Giovanni Battista Ramusio

Giovanni Battista Ramusio (Italian pronunciation: [dʒoˈvanni batˈtista raˈmuːzjo]; July 20, 1485 – July 10, 1557) was an Italian geographer and travel writer.

The Land Of Hochelaga In the New France, designed by Giacomo Gastaldi, illustration of the book Delle Navigationi et Viaggi.
Universale della Parte del Mondo Novamente Ritrovata ("General Map of the Newly Discovered Part of the World"), 1556 map created by Ramusio and Gastaldi

Born in Treviso, Italy, at that time in the Republic of Venice, Ramusio was the son of Paolo Ramusio, a magistrate of the Venetian city-state. In 1505 young Giovanni took a position as secretary to Aloisio Mocenigo,[1] of the patrician Mocenigo family,[a] then serving as the Republic's ambassador to France. Ramusio would spend the rest of his career in Venetian service. He was keenly interested in geography, and his position ensured that he would receive news of all the latest discoveries from explorers around Europe as they were sent back to Venice. A learned man, fluent in several languages, he began to compile these documents and translated them into Italian, then the most widely understood of the European languages. He died in Padua.

Collection of travel booksEdit

Though he himself traveled little, Ramusio published Navigationi et Viaggi ("Navigations and Travels"); a collection of explorers' first-hand accounts of their travels. This was the first work of its kind. It included the accounts of Marco Polo, Niccolò Da Conti, Magellan, Alvar Nuñez Cabeza de Vaca and Giosafat Barbaro, as well as the Descrittione dell’ Africa.[5] The description of China contains the first reference in European literature to tea.[6]

He also published an excerpt of Tomé Pires' work on the Indies, which had come into his hands, though he did not know the name of its author.[7]

The first volume was published in 1550, quickly followed by the third volume in 1556. Publication of the second volume was delayed because the manuscript had been destroyed in a fire before being sent to the printer, and was finally published in 1559, two years after its compiler's death. Navigationi et Viaggi was translated into several languages and reprinted a number of times, indicating how popular such books were becoming on the Continent. It paved the way for a slew of other such works, including those of Richard Hakluyt.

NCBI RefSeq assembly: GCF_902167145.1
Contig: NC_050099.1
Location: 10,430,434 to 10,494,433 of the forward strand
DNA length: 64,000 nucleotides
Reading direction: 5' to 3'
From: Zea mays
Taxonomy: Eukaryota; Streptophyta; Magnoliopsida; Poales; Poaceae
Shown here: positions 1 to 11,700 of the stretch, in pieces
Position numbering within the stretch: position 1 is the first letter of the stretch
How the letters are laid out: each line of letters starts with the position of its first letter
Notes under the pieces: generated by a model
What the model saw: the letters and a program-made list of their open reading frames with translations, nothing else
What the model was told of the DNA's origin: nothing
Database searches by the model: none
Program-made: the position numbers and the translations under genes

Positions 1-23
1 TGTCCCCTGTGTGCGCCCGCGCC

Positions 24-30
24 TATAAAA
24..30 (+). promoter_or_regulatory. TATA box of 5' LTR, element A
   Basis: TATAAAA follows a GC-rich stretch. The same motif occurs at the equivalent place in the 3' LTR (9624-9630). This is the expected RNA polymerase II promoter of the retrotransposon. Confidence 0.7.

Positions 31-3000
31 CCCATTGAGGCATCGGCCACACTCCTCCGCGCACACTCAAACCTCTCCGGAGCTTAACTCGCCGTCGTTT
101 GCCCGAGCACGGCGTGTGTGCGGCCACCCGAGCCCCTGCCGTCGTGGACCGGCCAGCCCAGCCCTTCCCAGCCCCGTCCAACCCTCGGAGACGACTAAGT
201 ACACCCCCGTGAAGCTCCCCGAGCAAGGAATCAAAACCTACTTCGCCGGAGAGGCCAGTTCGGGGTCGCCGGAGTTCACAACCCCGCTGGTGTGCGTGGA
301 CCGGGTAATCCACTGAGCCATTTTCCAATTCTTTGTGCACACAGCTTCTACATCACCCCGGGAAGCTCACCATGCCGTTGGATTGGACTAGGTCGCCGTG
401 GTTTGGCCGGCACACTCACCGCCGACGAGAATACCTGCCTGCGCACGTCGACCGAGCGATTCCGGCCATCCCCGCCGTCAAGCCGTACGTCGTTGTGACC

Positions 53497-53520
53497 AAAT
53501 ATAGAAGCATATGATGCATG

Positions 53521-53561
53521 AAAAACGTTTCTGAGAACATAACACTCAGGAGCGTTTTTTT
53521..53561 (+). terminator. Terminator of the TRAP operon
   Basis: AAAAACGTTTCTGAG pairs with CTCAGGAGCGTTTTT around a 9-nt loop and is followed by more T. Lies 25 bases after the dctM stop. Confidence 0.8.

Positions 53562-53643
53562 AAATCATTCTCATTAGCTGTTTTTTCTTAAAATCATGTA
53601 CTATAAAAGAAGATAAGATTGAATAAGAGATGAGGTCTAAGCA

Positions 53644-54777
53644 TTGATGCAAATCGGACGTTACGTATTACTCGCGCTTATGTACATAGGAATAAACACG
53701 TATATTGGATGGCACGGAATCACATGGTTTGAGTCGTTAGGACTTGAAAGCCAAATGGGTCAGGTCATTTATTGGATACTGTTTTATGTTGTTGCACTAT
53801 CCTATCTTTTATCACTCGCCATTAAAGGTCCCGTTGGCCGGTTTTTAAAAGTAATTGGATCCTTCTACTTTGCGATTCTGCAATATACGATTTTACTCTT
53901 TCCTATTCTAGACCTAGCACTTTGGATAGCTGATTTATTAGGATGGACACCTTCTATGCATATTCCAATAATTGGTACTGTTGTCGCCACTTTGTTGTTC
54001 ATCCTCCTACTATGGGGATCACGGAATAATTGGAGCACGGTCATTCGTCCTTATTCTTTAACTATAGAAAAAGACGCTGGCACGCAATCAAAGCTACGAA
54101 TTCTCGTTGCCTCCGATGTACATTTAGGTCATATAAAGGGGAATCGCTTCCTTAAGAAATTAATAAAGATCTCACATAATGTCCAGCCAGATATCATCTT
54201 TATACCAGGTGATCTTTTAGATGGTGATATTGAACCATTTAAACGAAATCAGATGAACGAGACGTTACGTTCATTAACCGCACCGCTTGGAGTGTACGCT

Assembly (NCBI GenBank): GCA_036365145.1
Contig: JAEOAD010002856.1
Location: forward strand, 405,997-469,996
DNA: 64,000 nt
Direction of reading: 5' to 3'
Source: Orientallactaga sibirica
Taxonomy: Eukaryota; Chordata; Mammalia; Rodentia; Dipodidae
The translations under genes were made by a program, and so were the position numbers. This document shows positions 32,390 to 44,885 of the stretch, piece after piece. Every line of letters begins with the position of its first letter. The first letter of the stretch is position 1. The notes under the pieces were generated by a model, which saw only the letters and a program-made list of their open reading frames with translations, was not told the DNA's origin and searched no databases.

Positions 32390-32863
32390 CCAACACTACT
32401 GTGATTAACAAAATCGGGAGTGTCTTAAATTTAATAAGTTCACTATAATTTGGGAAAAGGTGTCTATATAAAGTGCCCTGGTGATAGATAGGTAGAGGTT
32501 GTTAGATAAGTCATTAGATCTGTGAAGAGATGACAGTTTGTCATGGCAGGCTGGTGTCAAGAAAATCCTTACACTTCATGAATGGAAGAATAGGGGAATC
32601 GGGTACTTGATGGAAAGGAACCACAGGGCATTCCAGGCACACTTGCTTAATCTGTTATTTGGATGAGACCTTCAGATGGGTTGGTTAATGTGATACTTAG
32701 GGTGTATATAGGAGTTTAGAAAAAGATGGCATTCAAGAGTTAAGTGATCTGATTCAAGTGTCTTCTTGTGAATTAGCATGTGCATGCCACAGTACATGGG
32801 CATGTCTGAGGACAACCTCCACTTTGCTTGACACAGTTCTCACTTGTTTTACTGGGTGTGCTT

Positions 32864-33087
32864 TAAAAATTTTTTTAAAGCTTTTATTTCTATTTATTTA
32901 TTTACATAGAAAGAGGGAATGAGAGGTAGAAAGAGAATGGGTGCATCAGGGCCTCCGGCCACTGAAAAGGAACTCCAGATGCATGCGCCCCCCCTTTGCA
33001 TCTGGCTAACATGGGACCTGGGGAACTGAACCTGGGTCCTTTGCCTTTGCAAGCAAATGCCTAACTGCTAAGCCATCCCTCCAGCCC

See alsoEdit


  1. ^ Aloisio Mocenigo,[2] also sometimes named as Alvise, and so confused with his later-era kinsmen and doges of Venice: Alvise I Mocenigo, Alvise II Mocenigo and Alvise Giovanni Mocenigo. Aloisio, probably with Ramusio's aid, sourced in France - and brought back to Venice - a hitherto unknown early manuscript of Pliny the Younger's Letters. This version of Pliny was printed in 1508 by the Aldine Press[3][4]


  1. ^ Testa, Simone (2015). Italian academies and their networks, 1525-1700: From local to global. Houndmills, Basingstoke, Hampshire: Palgrave Macmillan. p. 88. ISBN 9781137438423.
  2. ^ Hankins, James; Kaster, Robert A.; Brown, Virginia, eds. (2011). Catalogus Translationum Et Commentariorum: Mediaeval and Renaissance Latin Translations and Commentaries: Annotated Lists and Guides (in English and Latin). United Kingdom: Catholic University of America Press. pp. 80, 99.
  3. ^ Goldsmid, Edmund; Renouard, Antoine-Augustin. A bibliographical sketch of the Aldine Press at Venice. Edinburgh. pp. 33, 54. Translated and abridged from Renouard's Annales de L'Imprimerie des Aldes, (1834, Paris)
  4. ^ Boran, Elizabethanne (2021). "Aldines at the Edward Worth Library: Pliny". Edward Worth Library. Retrieved 11 June 2021.
  5. ^ Giovanni Battista Ramusio, Primo Volume delle Nauigationi et Viaggi, Venetia, 1550
  6. ^ 'All about Tea, Volume 1' by William Harrison Ukers, page 23
  7. ^ Armando Cortesão, The 'Suma Oriental' of Tomé Pires: An Account of the East, from the Red Sea to China, 2 vols, (1944) 1990:xviii.

Further readingEdit

Editions of Navigationi et Viaggi

External linksEdit